Derek was my best friend in elementary school. I loved Derek. He looked like the in-the-flesh version of the Claymation Davey character on the “Davey and Goliath” show. He had a painted tin lunch box shaped like a barn, with a door that really opened. It had thermos inside that was shaped like a silo. I always thought the milk in it would taste like tin and grass, but it didn’t because I drank some once. I took the thermos out of his cubby hole one day when he peed his pants and was in the bathroom changing. The milk just tasted warm and thick. I drank it all.
Derek and I walked to school together and were in the same class up until grade six. He was my best friend. I had other friends, girls even, but they were always floating in my periphery. Derek was the center of my universe and we did everything together. His hand brushed against mine once when we were hiding from his brother in the garage. It was warm and wet from nervous sweat, and felt like bread dough. Even when my parents didn’t like each other anymore Derek was the one constant I had. I would always like him and he would always like me.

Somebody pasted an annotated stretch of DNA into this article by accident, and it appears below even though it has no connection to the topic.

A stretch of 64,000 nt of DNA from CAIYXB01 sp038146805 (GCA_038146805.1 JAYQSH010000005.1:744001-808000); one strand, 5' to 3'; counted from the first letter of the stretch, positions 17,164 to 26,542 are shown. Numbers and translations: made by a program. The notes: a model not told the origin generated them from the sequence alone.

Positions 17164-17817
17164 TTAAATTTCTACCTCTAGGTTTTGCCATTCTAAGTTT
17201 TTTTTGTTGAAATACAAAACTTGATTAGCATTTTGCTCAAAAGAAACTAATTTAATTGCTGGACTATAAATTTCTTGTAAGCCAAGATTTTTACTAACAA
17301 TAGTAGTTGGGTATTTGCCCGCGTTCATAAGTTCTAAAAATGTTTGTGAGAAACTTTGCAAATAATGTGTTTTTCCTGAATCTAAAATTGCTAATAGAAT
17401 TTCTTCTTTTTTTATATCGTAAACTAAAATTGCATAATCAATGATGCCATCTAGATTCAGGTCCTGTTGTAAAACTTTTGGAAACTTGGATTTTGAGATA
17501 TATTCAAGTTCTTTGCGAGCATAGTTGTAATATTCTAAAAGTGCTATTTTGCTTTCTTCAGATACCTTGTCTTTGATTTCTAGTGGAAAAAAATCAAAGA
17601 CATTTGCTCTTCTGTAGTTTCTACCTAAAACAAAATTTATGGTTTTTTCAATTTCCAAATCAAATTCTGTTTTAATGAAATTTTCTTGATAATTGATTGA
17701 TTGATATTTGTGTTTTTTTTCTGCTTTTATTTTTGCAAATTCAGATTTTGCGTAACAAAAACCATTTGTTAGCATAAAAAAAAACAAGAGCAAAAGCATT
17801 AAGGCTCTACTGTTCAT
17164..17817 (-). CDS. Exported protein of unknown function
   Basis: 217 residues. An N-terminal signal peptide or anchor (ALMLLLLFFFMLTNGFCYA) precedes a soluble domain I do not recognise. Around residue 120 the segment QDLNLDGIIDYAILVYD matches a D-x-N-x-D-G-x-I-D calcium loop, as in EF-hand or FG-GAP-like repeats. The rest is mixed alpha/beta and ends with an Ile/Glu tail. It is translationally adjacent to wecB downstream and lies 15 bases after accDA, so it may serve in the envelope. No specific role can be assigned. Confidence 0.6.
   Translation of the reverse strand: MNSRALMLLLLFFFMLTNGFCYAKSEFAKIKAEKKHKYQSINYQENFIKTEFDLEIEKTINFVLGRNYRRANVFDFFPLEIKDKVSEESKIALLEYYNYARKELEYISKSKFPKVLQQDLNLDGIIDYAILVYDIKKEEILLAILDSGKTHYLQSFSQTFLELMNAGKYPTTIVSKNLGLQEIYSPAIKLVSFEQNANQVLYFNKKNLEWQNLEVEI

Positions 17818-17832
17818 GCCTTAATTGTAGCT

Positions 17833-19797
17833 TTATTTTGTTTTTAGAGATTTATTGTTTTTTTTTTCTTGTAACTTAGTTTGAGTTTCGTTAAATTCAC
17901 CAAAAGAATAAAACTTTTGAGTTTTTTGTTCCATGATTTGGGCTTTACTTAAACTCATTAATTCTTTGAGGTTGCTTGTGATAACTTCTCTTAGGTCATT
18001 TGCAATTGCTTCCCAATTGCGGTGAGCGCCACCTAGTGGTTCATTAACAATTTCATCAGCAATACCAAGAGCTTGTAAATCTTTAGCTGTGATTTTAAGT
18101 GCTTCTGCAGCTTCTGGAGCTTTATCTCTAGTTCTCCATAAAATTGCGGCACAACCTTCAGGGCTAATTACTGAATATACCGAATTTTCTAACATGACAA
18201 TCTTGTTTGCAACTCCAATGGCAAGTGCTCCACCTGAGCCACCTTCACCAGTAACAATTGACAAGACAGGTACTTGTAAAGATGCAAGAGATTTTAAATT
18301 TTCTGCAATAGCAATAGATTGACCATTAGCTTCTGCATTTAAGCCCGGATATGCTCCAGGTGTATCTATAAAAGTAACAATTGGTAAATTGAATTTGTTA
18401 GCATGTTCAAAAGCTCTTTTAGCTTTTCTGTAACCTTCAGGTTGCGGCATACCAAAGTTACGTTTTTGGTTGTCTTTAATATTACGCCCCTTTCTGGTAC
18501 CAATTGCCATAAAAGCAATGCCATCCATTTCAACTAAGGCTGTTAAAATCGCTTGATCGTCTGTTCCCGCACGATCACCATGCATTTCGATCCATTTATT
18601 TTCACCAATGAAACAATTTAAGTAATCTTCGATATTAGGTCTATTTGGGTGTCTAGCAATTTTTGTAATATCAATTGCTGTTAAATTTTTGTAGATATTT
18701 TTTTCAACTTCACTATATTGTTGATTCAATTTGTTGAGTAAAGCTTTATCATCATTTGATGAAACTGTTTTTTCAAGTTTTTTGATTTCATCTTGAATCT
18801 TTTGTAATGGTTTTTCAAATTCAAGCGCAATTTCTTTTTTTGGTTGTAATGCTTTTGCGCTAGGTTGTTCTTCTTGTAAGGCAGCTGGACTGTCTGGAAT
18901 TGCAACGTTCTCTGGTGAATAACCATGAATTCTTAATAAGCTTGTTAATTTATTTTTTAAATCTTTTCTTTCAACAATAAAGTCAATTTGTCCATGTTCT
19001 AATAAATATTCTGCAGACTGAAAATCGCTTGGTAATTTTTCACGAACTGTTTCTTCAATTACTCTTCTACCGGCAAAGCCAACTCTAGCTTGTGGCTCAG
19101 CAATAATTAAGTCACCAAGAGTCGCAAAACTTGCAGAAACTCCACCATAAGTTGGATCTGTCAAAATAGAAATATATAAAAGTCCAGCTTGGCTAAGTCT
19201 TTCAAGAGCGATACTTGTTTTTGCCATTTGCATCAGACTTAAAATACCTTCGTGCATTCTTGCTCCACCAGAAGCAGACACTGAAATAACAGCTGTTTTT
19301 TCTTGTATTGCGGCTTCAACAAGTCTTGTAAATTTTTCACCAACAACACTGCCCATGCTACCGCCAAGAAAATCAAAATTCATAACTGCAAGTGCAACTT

When we were in grade five, a 12 year old mean boy named Jason asked Derek why he was my friend. We were on the bus, on our way to school.
“Why do you play with her?” he asked.
“Easy,” Derek answered. “Her Grandpa gives me chips.” The two boys laughed.
One day Jason’s mother left him with his grandparents when she met a man with a big motorcycle. It had flames on it that matched the tattoo on his arm. She drove away with him and never came back. Right then, on the bus, I didn’t blame her.
Derek moved back to England with his parents the next year. His mom wanted to go back home, so his father transferred back there. They weren’t home 6 months when we heard she had killed herself.
I don’t really like chips anymore.